Vulnerability, Compassion, Gratitude
March to April, 2020 in Toronto, Canada
I'm an emergency doctor at the University Health Network. Our hospital changed overnight with the Covid-19 pandemic. I remember when there was only one Covid case in all of Canada. My friend, an emergency nurse, triaged that patient. Now Canada has over 51000 cases and almost 3000 deaths.
As those long early days in March stretched into weeks and now months, our hospital waited for the surge of sick patients to arrive. Would we be like Italy--overwhelmed? Or like New York City--where healthcare workers use bandanas instead of proper personal protective equipment?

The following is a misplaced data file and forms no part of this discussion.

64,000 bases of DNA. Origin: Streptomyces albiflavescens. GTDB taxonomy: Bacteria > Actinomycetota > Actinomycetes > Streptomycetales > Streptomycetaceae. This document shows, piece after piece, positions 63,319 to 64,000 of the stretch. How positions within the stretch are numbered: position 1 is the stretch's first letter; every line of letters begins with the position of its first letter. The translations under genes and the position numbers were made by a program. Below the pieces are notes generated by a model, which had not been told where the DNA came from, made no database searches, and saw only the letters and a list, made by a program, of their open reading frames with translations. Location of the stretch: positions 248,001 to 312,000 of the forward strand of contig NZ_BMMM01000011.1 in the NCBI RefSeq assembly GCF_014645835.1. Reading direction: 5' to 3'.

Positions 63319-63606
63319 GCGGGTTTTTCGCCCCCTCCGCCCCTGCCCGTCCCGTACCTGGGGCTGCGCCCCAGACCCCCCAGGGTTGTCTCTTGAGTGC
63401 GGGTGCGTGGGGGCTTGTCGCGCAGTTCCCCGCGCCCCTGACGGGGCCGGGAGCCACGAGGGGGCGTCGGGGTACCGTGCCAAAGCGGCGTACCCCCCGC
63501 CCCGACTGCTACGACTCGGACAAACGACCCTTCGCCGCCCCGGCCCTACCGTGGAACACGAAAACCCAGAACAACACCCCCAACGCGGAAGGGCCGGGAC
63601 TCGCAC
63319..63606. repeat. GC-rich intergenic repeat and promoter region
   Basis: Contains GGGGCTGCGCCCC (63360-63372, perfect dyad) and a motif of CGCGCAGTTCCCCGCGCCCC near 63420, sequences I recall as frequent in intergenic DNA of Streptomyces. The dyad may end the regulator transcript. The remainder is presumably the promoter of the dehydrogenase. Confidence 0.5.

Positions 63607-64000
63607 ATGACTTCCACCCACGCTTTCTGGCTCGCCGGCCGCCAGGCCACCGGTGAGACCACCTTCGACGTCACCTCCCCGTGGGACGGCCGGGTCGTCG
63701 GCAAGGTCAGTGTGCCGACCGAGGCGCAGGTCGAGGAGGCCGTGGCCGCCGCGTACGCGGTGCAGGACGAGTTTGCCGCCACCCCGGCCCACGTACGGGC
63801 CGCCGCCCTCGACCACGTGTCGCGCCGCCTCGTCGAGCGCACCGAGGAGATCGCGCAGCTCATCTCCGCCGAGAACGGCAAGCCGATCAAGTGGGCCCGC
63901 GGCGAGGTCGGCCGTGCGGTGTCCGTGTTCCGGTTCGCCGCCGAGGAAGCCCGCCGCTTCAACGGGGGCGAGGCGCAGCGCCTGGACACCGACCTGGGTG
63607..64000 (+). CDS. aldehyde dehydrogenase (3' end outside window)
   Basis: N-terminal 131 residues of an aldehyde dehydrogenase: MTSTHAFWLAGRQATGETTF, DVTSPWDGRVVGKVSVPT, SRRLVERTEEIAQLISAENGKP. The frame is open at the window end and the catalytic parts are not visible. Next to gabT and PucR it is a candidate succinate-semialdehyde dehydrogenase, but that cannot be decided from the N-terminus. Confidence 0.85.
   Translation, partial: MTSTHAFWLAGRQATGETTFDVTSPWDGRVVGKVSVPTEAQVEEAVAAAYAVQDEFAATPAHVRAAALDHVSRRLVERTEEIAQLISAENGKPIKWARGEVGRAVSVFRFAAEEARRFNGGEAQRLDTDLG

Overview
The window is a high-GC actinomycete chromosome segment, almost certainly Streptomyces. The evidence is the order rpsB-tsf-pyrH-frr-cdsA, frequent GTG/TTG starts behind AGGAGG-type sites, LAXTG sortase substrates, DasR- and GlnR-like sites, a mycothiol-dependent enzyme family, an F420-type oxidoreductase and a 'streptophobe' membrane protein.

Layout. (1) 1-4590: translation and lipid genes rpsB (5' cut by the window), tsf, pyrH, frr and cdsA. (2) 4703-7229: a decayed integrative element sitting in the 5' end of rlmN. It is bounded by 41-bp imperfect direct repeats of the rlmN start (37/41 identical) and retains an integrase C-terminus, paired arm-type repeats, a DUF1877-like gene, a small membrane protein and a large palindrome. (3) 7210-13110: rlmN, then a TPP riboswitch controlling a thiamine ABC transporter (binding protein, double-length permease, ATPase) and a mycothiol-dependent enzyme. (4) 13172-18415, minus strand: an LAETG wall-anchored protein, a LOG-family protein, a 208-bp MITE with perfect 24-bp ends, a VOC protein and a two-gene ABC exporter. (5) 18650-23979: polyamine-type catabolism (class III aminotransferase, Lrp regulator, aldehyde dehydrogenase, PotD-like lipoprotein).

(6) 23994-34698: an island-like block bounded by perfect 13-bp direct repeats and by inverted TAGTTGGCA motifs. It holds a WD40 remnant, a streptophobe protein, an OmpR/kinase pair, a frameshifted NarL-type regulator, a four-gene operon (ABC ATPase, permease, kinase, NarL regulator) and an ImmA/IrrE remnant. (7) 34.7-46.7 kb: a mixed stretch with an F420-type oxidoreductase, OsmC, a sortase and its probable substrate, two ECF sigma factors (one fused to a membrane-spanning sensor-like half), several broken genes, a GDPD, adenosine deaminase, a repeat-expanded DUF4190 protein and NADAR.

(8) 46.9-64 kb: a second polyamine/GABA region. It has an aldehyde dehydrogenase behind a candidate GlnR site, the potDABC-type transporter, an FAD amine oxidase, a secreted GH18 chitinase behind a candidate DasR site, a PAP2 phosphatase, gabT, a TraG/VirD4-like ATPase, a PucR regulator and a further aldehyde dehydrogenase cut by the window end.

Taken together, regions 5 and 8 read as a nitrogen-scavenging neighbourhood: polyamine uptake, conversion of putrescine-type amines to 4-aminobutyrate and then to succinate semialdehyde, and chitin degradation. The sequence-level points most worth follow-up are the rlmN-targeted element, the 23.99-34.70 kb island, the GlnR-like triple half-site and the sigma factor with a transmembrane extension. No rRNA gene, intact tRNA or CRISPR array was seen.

We prepared. We didn't sleep well. We skipped meals. We read everything we could find about Covid. We practised simulation drills and restructured the department. We said no more visitors were allowed in the hospital. We worried for our patients. We wondered if someone amongst us would die. We wondered if we could safely kiss our children after a busy shift.
So many questions.
And yet, we are here now in the first wave of the pandemic. Sick people come in with fever and cough. That's common. Everywhere, every room is contact and droplet precautions. But many more patients come after waiting too long at home. They come in with broken hips from a fall two weeks ago or heart failure from the heart attack they tried to ignore. Canadians have made huge sacrifices by staying at home. Though our face shields and goggles hide our expressions and muffle our voices, we are here to care for the sickest and the most vulnerable.
This is our story.